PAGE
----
@Tony: I predict Cloud won’t become fully-formed for another 3-5 years, but we are in agreement that the seeds are being sewn this year, and the data supports that.
It’s going to take some sizeable investment from the service providers and a cultural shift for some to become more business services-focused. My theory about Cloud separating the “men from the boys” is largely down to the appetite and investment levels needed to raise the value proposition and get out of standard operation work with clients.
While some vendors are raking in the dough on standard techincal services work, they won’t have the appetite to get out of their comfort zone and invest in datacenter delivery and business process acumen to deliver real cloud services.
Others will see a more gradual play to augment their current offerings to be more “solutionized / standardized”
A few will really grasp this and go for fully-integrated Cloud offerings.
Will be interesting to see whether the strong infra-services outsourcers (i.e. HP/CSC/IBM and to some extent Dell, Fujitsu and a few others) step up to layer their BPO services effectively on Cloud.
You’ve done the best synopsis yet of bridging the value propositions of BPO and ITO under the single blended delivery solution. You’re argument that Cloud services will provide that blended delivery is very compelling,
Great post. IMHO it is your best. As with many new offerings, many organizations are like kids at a public swimming pool pondering the high dive; many are interested but nobody wants to go first. Many prefer to be a hamster, not a guinea pig.
Cloud does facilitate IT duct tape to deal with perceived changes in keeping up with the Jonses. Specifically, it is a quick fix for Web 2.0 and the great influx in customer facing IT with the barrage of blogs and customer centric forums. These functions are not major concerns regarding security issues (a major apprehension in the consideration of cloud) and cloud enables rapid storage space availability without requiring investment in infrastructure.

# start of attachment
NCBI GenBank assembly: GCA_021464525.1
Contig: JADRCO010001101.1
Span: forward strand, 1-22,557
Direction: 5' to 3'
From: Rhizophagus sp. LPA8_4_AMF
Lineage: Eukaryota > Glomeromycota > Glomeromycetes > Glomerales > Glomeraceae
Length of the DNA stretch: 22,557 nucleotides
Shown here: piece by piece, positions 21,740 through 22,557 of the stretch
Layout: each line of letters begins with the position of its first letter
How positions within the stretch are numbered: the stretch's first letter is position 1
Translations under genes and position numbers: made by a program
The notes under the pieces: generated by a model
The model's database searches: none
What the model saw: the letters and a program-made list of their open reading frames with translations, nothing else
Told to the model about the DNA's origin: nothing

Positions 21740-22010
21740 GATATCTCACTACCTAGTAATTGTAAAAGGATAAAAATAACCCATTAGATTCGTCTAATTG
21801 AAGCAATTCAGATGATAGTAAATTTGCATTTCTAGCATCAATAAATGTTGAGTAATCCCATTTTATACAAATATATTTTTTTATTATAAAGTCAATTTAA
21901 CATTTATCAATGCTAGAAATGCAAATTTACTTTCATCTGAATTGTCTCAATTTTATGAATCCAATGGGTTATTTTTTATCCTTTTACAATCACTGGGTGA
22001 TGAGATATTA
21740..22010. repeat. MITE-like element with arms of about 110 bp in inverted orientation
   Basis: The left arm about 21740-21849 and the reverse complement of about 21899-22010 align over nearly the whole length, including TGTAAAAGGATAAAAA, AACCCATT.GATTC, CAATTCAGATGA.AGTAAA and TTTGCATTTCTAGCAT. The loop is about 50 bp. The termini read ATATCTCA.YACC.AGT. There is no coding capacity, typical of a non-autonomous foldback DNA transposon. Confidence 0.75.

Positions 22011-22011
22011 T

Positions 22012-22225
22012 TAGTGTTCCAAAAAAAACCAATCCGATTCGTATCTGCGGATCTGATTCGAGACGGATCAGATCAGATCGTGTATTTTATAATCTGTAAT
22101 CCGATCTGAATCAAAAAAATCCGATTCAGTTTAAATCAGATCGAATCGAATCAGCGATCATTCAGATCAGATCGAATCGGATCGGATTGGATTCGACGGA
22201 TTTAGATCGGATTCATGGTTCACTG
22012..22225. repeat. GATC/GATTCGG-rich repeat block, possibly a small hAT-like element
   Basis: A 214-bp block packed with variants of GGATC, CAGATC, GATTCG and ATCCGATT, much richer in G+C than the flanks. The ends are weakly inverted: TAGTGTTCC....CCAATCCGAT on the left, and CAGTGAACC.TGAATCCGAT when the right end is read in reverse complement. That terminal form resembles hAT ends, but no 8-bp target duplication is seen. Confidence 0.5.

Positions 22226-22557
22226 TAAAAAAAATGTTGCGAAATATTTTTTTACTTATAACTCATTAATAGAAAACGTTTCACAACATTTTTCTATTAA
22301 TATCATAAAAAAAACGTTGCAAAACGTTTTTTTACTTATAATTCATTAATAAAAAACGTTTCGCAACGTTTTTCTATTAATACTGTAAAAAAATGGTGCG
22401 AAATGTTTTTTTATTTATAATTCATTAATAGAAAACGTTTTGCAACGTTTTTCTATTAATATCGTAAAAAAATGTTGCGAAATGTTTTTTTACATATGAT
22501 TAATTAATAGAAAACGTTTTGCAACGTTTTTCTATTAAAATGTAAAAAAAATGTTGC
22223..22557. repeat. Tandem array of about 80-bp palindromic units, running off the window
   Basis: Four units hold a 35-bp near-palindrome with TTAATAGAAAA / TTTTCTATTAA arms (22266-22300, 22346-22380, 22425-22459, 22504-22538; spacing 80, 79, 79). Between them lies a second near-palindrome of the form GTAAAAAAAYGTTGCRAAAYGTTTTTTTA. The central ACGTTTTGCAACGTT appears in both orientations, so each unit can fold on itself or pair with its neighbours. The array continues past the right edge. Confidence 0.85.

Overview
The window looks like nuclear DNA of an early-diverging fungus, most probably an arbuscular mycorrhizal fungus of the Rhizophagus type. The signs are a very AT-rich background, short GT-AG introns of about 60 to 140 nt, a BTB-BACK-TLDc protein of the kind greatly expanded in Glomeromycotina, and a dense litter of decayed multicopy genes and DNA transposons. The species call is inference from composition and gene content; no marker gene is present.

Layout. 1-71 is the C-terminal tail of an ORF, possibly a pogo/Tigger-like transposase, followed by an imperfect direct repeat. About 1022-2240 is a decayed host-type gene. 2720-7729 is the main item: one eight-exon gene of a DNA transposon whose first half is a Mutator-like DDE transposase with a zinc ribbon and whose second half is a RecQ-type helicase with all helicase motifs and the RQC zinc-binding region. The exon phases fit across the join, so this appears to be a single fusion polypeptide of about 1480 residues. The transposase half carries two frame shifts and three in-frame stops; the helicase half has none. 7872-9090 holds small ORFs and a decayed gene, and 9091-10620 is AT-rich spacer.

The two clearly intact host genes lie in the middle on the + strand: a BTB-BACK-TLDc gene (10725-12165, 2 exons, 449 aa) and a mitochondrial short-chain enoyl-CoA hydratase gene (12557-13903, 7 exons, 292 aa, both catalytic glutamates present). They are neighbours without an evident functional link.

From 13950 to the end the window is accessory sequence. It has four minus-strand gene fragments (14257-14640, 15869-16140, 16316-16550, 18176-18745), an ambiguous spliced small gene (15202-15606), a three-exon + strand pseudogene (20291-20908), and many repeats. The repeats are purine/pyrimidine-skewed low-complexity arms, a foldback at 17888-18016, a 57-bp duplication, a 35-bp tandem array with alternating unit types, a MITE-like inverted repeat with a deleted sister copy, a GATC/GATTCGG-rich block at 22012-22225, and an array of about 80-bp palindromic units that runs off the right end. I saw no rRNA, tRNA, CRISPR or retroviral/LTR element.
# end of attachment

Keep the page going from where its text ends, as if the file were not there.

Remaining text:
What I tend to think may be an issue is at what point does the buyer see the risk of tying into a provider further with increased commitment. To compare it to dating, is there a perception that moving from a comfortable friends with benefits relationship to a more significant linkage looks like an engagement ring is involved? We’ll see.
Another related dimension of possible concern to organizations regards fall out from the recession and market forces of outsourcing, M & As. In this environment, many providers are dinner for diners. If a corporation is happy with their provider, who is to say that they will be happy with the firm that acquires their provider?
This results in a convergence of technological advances and economic reality and there is risk in that combination. Allegorically, who an organization went out with in the evening and who they woke up next to in the morning could be quite different.
I recall an old saying about putting all of your eggs in one basket. Perhaps the new SLAs need to be like a prenup as a form of CYA to provide flexibility if the changes in this dynamic market are not satisfactory to the client.
Fools rush in where wise men fear to tread could be a prophecy for some.
Another aspect in all of this is the potential of cloud merged with platform as a service (PaaS). This fusion can propel an organization’s IT environment forward with a quantum leap without upfront investment and reduced deployment times, especially as it applies to ERP and modernizing venerable legacy systems. The expertise and economy of scale are strong business propositions for providers. Why reinvent the wheel?